Sexist Language: What is it?

By Peter Connor

Much more has been written about sexist language then this tip can possibly cover. The nitty-gritty is this: any use of language that confers a greater value or more significance on one gender devalues the opposite and is sexist. Here is a quick overview of the four main characteristics of sexist language.

Stereotyping

Women are often described in terms of their traditional stereotypical family roles, or by their physical characteristics—wife, mom, blonde, etc. The net effect promotes generalized and inconsequential attributes while diminishing and/or denigrating significant ones that are contextually more appropriate and relevant.

Just a housewife, for instance, demeans the role of household management which quite often includes such significant activities as bookkeeping, tax preparation, grocery stocking and meal preparation; gardening and lawn maintenance along with raising children and elder caretaking—all of which are paid professional occupations outside the home.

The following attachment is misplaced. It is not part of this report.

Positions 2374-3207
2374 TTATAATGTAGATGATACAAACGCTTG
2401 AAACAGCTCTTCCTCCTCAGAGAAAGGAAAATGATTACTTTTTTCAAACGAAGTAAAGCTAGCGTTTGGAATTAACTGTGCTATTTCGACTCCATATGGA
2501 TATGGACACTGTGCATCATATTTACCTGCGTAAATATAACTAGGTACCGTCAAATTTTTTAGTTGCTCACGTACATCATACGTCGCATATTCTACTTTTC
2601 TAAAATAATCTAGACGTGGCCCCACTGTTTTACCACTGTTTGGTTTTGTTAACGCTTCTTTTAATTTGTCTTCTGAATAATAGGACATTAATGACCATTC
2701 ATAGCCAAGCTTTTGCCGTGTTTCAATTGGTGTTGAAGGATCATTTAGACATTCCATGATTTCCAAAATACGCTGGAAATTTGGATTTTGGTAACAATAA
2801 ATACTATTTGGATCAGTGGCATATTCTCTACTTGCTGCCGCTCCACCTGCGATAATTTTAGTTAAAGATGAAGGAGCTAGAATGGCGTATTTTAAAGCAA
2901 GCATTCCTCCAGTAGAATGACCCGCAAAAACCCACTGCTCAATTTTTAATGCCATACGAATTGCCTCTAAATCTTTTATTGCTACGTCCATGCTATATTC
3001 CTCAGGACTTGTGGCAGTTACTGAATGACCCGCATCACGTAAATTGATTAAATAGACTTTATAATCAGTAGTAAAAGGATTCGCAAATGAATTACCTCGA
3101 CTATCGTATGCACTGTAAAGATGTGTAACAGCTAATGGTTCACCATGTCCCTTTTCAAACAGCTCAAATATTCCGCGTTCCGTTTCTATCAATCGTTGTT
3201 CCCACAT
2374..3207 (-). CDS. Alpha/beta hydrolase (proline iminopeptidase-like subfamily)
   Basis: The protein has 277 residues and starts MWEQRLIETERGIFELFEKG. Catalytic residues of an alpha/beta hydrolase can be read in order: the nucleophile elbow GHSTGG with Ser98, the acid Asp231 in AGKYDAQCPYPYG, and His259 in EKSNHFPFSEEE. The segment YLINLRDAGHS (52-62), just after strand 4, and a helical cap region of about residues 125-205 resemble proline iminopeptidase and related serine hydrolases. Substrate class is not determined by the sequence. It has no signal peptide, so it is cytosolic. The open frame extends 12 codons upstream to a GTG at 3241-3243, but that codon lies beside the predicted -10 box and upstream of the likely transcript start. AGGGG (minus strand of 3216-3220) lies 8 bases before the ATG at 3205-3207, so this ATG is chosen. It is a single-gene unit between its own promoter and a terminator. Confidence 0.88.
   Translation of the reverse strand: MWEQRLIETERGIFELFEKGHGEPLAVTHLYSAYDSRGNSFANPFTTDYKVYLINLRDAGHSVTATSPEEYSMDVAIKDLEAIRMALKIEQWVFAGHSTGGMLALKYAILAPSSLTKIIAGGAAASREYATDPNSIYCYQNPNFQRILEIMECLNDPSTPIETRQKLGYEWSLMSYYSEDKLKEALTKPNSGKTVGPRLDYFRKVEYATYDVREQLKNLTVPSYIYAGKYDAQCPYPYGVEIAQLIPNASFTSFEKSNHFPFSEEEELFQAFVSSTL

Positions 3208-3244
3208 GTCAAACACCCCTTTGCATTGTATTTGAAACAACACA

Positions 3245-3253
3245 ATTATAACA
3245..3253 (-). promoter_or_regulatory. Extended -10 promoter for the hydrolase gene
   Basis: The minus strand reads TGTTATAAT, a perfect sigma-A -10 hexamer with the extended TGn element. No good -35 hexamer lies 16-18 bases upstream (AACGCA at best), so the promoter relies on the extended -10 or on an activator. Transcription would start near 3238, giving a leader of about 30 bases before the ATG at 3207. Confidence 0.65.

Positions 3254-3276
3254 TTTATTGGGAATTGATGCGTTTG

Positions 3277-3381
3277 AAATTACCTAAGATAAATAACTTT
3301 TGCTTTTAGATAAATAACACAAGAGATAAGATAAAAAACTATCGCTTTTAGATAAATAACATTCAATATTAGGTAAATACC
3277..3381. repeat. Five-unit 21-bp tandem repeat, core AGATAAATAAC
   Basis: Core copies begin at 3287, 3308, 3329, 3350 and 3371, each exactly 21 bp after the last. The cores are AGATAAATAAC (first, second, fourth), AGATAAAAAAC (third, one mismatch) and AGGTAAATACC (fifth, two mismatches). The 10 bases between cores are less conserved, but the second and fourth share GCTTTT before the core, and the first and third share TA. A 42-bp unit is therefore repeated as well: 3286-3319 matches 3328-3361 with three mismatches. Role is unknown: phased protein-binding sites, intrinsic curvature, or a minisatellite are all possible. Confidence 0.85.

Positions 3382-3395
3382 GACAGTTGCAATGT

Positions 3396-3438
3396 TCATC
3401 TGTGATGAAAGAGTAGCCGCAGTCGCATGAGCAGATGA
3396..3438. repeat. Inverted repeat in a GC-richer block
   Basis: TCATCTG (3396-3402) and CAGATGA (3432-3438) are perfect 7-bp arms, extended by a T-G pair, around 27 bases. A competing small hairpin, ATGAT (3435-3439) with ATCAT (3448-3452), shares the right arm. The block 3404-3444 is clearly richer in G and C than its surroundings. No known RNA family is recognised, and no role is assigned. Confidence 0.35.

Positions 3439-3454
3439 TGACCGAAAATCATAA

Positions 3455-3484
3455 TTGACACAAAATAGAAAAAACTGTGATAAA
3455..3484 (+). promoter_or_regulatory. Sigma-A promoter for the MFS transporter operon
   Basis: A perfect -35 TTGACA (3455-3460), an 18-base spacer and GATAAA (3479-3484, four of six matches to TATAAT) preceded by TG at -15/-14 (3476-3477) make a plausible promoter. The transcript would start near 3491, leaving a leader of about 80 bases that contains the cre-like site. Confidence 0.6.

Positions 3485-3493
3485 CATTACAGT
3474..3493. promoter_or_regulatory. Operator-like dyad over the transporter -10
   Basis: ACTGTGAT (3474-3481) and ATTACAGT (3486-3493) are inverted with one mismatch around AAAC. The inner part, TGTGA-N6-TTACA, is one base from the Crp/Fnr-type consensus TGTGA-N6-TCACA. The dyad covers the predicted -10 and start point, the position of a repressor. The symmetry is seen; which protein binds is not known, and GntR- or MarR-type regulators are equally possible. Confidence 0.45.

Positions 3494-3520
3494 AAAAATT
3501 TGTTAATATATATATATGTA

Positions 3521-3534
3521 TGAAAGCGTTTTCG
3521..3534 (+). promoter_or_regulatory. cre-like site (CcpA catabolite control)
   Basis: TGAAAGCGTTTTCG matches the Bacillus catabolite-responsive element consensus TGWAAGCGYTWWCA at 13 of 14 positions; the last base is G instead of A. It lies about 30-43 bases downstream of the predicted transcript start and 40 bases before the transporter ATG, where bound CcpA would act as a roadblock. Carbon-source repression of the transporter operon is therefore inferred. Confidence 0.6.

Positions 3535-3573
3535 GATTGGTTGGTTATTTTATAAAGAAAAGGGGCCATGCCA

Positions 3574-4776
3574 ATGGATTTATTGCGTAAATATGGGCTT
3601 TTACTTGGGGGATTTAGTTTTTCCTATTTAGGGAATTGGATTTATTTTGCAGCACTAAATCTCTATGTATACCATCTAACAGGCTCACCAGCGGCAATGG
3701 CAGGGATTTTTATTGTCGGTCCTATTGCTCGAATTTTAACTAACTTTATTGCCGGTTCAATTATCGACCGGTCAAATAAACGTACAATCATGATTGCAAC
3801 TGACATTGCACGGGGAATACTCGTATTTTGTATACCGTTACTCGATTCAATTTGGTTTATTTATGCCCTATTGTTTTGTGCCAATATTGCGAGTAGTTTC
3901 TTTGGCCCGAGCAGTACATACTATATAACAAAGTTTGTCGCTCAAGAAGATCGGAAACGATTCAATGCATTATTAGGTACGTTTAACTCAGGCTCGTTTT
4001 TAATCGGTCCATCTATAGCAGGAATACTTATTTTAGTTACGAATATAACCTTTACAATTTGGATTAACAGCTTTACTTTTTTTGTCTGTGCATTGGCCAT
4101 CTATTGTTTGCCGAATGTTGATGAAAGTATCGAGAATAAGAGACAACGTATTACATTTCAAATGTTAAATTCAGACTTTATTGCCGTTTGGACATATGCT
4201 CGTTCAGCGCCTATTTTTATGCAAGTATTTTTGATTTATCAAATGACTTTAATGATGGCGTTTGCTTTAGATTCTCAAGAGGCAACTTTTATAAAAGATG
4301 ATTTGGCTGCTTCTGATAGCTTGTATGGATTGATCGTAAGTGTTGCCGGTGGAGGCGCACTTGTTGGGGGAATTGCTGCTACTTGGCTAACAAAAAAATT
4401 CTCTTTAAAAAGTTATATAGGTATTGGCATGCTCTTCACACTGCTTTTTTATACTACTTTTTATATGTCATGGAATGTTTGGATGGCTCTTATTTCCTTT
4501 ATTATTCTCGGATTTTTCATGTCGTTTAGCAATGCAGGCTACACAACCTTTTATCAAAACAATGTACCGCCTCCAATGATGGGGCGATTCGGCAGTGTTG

Subordination

Women are often described in terms that linguistically subordinate their positions so as to make them appear dependent on, or less equal to, their male counterparts. For instance, when female or woman is used as an adjective modifying an occupational or professional title—female airline pilot, woman banker—it creates an impression of being out of place, of being idiosyncratic, not the norm and, though tolerable, somehow not equal.

Trivialization

Feminine suffixes decrease the value of occupational titles as well. The application of -ette, -ess, -ienne, and –trix confers an aura of superiority on actors over actresses, comedians over comediennes, an executor over an executrix. Linguistic flags such as these trivialize the commitment and contributions of women in occupations, professions and other activities primarily dominated by men. Other slights fall into this category as well, such as referring to the office staff as the office girls.

He, His, Him, AbraCaDabRa

POOF! Women disappear from the contextual landscape when masculine pronouns are used as a generic reference to both men and women. Plural pronouns—they, theirs, them—serve as useful substitutes on some occasions; on others, pronouns may be removed all together or used in parallel male/female tandem. The same goes with using man to make generic nouns, verbs, or adjectives: all mankind, manhandled, man-made. Generally speaking, other alternatives do exist: humanity, wrestled/jostled, handmade/handcrafted/synthetic, etc.